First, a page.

The job market is very weak and very tight

Last year, I began talking about labor shortages. Lots of commenters suggested that it was just employers gripping because they didn’t want to raise wages. They pointed to the fact that total employment remained far below pre-pandemic levels.

Employment is still far below pre-pandemic levels, but it’s now pretty clear that I was right. There really is a labor shortage. The labor market is “weak” in the sense that total employment is low, and “tight in the sense that it’s hard to find workers and wages are rising fast. Unemployment is only 3.9%.

The latest employment report is a disappointment, but the job market is actually somewhat stronger than this number would suggest. Consider the following:

While the payroll survey shows gains of only about 450,000 over the past two months, the (less accurate) household survey shows gains of over 1.7 million. That’s a phenomenal number, as household employment has gone from a deficit of 4.6 million to a deficit of 2.9 million in just two months.

But why pay any attention to the less accurate household survey? Because even though it is less accurate, it provides some information, at the margin. Thus it picks up gains in self-employment, which might matter during a period where people like working at home to avoid Covid.

It’s also worth noting that the payroll figures will likely be adjusted upward. How do I know this? Because the payroll numbers were revised upward in each of the past 8 months. The odds of that happening randomly are 1 in 256. Let’s revisit my prediction in two months to see if I’m right:

Wage growth again came in higher than expected, and the unemployment rate fell by more than expected. Inflation is way above target, and NGDP is growing at a rate than is not consistent with the Fed’s inflation target. Even worse, NGDP growth in 2022 is likely to be excessive. TIPS spreads are excessive at both 5 and 10 year time frames. We need tighter money. Under FAIT, the Fed should be shooting for below 2% inflation.

There’s a lot of confusion about full employment. We are at “full employment” (as defined by economists) given the headwinds of Covid. And yet it’s equally possible that by July the full employment level will be three million higher than today. But that would not mean that we are not at full employment today. Full employment is not a fixed number, it moves around due to “real” factors, such as Covid.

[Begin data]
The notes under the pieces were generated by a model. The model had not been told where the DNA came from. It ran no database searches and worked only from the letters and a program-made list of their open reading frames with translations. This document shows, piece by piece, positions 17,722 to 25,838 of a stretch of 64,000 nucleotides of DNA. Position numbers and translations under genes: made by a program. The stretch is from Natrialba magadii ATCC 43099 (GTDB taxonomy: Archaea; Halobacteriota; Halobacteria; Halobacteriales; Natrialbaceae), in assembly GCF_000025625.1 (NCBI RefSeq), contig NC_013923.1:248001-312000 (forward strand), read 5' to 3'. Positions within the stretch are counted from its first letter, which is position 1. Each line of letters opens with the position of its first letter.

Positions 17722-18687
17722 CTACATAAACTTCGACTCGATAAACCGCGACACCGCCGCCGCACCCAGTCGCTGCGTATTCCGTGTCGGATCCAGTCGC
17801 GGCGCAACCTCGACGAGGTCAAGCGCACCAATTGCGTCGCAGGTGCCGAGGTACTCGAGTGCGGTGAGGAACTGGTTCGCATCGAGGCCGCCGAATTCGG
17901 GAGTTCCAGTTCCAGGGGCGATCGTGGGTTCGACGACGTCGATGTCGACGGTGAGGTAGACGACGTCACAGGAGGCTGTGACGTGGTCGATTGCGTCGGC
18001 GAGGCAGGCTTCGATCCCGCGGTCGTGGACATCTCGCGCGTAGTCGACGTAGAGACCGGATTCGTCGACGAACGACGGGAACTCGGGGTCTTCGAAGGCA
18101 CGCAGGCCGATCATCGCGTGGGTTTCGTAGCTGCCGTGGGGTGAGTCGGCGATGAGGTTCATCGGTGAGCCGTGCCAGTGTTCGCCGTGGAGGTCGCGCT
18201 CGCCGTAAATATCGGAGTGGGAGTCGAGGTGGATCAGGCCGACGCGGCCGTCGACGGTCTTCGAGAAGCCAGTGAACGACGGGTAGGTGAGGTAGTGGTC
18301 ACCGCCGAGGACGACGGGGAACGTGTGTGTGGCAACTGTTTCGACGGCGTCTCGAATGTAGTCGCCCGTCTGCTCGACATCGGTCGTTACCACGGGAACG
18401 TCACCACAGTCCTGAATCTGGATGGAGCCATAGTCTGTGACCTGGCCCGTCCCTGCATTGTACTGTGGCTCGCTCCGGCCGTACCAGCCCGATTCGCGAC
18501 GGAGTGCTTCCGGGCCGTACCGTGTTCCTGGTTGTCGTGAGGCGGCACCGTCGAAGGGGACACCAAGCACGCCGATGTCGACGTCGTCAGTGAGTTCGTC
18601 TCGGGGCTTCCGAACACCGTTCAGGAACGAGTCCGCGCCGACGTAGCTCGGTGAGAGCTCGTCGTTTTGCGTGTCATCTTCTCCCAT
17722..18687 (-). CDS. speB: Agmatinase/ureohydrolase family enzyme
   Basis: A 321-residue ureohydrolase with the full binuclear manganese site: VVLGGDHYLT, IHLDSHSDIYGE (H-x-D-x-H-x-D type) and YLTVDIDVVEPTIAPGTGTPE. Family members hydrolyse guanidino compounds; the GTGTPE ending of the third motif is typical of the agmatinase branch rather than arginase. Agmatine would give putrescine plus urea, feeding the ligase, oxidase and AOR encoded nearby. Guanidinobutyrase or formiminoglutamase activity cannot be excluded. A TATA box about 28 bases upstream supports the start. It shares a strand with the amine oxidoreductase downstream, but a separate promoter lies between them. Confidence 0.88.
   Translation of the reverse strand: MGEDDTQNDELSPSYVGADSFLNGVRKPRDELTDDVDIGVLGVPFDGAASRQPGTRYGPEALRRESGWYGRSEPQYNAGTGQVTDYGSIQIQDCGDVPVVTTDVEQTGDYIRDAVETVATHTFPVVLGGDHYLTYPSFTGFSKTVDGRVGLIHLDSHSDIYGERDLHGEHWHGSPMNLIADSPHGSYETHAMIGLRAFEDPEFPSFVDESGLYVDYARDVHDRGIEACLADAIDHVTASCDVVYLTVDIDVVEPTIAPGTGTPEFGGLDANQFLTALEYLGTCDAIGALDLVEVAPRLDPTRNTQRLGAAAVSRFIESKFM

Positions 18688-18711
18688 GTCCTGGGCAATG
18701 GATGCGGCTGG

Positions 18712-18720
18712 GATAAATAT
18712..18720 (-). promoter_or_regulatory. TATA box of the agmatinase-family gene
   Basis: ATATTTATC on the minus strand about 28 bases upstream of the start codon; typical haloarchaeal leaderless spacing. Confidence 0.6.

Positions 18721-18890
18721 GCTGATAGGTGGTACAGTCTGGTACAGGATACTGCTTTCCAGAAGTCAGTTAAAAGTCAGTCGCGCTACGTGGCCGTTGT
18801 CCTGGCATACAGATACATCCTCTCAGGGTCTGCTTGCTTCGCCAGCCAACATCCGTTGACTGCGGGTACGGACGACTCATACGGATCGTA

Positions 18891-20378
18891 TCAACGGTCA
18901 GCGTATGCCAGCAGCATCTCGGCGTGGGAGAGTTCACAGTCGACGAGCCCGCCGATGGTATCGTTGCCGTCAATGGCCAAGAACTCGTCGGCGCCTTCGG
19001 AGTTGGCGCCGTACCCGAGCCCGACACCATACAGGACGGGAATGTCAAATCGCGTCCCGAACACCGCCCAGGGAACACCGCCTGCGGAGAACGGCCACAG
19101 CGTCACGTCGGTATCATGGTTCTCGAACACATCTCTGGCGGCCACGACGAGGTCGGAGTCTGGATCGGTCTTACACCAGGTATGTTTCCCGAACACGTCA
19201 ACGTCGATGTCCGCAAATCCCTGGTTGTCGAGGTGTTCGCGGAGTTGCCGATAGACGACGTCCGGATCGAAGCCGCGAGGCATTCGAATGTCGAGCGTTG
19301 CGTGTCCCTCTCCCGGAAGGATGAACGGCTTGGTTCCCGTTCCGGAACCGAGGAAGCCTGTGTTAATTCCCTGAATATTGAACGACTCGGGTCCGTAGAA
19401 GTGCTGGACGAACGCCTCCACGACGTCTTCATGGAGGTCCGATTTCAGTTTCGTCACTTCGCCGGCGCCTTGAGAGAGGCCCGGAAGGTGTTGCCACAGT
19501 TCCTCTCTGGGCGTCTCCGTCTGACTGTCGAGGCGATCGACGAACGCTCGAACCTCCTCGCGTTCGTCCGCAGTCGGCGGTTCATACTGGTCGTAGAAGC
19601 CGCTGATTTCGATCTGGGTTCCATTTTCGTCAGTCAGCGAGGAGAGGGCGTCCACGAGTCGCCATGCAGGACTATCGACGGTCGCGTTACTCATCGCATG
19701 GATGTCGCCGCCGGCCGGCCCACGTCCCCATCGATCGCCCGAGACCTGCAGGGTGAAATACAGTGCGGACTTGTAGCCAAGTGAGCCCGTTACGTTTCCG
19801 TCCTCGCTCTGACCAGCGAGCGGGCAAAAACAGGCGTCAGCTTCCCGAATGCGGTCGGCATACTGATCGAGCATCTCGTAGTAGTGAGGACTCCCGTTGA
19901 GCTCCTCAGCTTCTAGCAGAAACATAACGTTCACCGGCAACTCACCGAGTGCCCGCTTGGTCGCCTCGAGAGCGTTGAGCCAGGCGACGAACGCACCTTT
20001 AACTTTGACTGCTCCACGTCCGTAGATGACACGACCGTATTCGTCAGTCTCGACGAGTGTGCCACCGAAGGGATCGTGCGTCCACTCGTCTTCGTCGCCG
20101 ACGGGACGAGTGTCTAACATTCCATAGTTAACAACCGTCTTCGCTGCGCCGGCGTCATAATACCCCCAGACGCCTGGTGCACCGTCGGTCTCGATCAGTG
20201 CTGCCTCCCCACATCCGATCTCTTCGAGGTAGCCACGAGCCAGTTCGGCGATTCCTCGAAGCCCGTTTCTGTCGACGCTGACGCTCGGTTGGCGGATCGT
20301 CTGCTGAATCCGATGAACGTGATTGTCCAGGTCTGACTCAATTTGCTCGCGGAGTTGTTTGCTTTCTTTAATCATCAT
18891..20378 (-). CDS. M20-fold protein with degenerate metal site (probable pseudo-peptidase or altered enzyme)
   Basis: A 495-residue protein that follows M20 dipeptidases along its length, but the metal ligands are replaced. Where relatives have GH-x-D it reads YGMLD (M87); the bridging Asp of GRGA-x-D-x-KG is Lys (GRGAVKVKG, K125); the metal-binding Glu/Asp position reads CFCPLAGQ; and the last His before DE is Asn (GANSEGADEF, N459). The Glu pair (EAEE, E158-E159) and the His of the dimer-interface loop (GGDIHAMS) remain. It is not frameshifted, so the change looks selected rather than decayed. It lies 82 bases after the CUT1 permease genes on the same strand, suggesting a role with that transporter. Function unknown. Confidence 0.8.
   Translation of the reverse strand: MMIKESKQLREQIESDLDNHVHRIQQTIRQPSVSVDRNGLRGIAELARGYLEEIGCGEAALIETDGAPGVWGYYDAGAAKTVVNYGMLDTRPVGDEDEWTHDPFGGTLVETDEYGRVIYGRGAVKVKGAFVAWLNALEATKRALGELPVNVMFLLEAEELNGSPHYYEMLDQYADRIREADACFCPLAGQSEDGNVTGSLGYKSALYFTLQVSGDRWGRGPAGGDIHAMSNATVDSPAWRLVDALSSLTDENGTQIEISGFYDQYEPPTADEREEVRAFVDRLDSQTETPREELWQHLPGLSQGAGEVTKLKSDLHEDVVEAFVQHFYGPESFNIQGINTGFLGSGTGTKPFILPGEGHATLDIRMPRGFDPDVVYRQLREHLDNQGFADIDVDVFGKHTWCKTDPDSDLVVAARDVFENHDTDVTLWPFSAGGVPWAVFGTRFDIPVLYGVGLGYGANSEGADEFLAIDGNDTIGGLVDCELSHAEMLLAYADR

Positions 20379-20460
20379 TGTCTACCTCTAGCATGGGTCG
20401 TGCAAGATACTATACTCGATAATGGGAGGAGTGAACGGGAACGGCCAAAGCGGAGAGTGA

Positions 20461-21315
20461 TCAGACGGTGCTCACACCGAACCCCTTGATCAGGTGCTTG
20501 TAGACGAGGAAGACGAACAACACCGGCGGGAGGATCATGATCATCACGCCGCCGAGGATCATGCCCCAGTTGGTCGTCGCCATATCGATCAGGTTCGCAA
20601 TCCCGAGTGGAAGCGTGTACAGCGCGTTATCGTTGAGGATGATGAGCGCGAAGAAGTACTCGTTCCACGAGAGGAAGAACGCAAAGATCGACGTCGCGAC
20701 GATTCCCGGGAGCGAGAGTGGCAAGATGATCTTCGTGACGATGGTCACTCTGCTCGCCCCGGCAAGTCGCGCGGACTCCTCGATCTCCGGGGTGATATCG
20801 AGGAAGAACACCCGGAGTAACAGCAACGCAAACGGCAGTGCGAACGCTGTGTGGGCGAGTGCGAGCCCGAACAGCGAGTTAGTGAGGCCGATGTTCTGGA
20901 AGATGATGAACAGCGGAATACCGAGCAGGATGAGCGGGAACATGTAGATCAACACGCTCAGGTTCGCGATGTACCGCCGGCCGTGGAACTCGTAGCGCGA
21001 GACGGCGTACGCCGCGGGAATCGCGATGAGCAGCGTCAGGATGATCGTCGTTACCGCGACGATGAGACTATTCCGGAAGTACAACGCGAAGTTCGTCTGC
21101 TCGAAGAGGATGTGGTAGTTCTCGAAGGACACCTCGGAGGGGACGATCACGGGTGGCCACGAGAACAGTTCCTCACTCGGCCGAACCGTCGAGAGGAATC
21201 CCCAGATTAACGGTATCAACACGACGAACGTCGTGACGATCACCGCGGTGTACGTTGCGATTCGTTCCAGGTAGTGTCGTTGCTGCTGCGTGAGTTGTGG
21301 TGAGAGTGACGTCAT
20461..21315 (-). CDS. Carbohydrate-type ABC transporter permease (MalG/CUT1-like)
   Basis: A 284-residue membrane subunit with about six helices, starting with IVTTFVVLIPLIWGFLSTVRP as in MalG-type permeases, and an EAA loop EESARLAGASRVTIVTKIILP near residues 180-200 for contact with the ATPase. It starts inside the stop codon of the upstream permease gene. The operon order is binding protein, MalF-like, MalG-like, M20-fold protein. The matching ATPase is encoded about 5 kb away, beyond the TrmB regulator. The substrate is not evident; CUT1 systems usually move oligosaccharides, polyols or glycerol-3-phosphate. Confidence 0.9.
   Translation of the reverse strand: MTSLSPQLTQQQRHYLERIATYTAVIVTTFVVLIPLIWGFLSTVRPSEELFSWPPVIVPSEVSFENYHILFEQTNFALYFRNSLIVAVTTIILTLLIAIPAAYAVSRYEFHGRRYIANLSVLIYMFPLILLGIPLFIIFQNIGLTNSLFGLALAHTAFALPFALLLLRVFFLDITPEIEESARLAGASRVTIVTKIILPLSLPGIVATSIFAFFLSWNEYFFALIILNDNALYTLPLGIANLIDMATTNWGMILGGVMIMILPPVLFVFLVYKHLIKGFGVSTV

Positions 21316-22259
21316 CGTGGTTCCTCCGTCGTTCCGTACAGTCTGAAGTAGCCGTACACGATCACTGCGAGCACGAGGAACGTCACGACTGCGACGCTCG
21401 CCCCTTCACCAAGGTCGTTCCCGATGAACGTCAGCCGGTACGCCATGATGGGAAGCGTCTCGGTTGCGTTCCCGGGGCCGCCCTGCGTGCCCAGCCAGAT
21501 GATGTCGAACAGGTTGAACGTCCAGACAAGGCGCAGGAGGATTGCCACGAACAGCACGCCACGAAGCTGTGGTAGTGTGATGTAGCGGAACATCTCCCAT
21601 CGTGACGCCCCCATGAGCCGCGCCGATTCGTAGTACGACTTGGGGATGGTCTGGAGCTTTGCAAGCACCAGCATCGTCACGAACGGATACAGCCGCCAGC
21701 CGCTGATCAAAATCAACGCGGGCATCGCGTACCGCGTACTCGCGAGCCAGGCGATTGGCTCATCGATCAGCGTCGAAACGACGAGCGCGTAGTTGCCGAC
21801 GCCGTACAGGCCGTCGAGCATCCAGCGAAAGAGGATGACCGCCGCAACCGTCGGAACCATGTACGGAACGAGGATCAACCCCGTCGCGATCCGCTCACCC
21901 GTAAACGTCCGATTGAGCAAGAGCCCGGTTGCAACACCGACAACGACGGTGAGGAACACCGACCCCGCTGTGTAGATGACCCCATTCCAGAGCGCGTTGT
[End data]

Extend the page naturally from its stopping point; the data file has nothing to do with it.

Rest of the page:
19 Responses to “The job market is very weak and very tight”

  1. Gravatar of Spencer Bradley Hall Spencer Bradley Hall
    7. January 2022 at 10:36

    Inflation is the Ill-defined economic bogeyman. There is no such thing as the “wage-price spiral”; the “price-wage spiral”; or the “cost-push spiral”; in the sense that increases in wages, prices, or costs are causes of inflation.

    Unless effective demands (money times transactions’ velocity) are adequate to prevent a cutback in sales, or a diversion of purchasing power to the price raisers, any administered increase in prices will result in less sales, smaller outputs, less employment, lower payrolls and less demand for products—in other words, depression and deflation in due course.

  2. Gravatar of Lizard Man Lizard Man
    7. January 2022 at 10:46

    Would employment be higher or lower if inflation had been 2 percentage points lower in 2021? My guess is that inflation is lowering real wages, driving up demand for employees.

  3. Gravatar of Effem Effem
    7. January 2022 at 10:47

    Solid analysis.

    It’s amazing to me (given our demonstrated inability to forecast such things), how many economists want to forecast lower inflation and/or higher labor force participation to give the Fed extra perceived breathing room.

  4. Gravatar of Rinat Rinat
    7. January 2022 at 10:59

    Those numbers don’t include the millions of Americans who have stopped looking for work, convinced a judge to give them disability because they couldn’t find work, are working in the dark market, etc, etc. Bankruptcies continue to increase, as are govt outlays on social benefits, and most student loans are either in deferrment or forebearance. 85% of small businesses in the United States are zombie companies, propped up by loans they can never repay. 70% of Americans have less than 1000 dollars in savings. Companies who can hire cheaper freelance workers abroad, using online platforms, are doing so in larger numbers. And the manucaturing sector, the backbone of American ingenuity and innovation, is now dead. If that wasn’t bad enough, most bank loans will not be repaid. And yeah, you can keep printing – but only for so long.

    Those are not signs of a robust economy.

    And terms like “full employment” are meaningless when you aribitrarly change the definition to “fit one’s needs”.

  5. Gravatar of ssumner ssumner
    7. January 2022 at 11:04

    Lizard, Employment would be lower in that case.